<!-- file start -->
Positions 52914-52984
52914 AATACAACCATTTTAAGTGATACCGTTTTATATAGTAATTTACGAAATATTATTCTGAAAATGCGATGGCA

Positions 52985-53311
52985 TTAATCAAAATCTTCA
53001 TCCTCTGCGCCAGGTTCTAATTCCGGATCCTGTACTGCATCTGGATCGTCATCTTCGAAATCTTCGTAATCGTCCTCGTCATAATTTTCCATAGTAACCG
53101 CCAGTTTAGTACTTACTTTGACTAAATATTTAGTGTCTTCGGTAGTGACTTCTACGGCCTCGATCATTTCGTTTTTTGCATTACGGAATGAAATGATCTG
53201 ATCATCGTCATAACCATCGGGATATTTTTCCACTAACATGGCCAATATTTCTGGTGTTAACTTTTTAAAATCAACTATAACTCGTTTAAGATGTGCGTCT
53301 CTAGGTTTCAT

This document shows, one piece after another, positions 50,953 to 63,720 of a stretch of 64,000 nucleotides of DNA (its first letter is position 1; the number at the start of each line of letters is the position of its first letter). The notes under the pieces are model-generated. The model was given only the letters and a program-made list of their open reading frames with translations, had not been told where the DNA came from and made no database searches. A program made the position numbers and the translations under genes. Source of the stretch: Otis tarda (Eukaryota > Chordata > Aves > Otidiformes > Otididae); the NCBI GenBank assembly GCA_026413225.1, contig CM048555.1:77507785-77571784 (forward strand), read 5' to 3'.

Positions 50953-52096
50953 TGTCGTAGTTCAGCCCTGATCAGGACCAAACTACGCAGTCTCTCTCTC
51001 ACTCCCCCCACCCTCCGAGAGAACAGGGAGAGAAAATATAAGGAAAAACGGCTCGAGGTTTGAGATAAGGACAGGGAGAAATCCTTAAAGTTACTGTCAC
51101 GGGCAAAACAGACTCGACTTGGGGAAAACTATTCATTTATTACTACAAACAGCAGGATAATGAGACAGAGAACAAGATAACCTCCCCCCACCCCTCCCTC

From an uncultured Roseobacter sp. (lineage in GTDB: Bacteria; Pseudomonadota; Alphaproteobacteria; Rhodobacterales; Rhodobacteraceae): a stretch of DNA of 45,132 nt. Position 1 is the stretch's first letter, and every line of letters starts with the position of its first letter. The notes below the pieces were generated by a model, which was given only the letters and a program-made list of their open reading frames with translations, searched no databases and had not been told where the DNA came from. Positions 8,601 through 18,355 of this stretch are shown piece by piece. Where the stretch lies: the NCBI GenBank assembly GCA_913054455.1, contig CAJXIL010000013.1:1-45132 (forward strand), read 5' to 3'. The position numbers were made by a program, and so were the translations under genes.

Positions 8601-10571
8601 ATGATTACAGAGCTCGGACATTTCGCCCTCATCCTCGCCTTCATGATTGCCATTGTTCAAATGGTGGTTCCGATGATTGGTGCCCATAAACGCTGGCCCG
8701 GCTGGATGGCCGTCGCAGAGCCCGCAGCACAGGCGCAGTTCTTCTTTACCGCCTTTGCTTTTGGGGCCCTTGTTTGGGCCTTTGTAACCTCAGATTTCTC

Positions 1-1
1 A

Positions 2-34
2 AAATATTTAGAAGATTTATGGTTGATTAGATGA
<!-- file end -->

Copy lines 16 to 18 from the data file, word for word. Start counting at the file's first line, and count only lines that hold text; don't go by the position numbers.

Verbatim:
8601 ATGATTACAGAGCTCGGACATTTCGCCCTCATCCTCGCCTTCATGATTGCCATTGTTCAAATGGTGGTTCCGATGATTGGTGCCCATAAACGCTGGCCCG
8701 GCTGGATGGCCGTCGCAGAGCCCGCAGCACAGGCGCAGTTCTTCTTTACCGCCTTTGCTTTTGGGGCCCTTGTTTGGGCCTTTGTAACCTCAGATTTCTC

Positions 1-1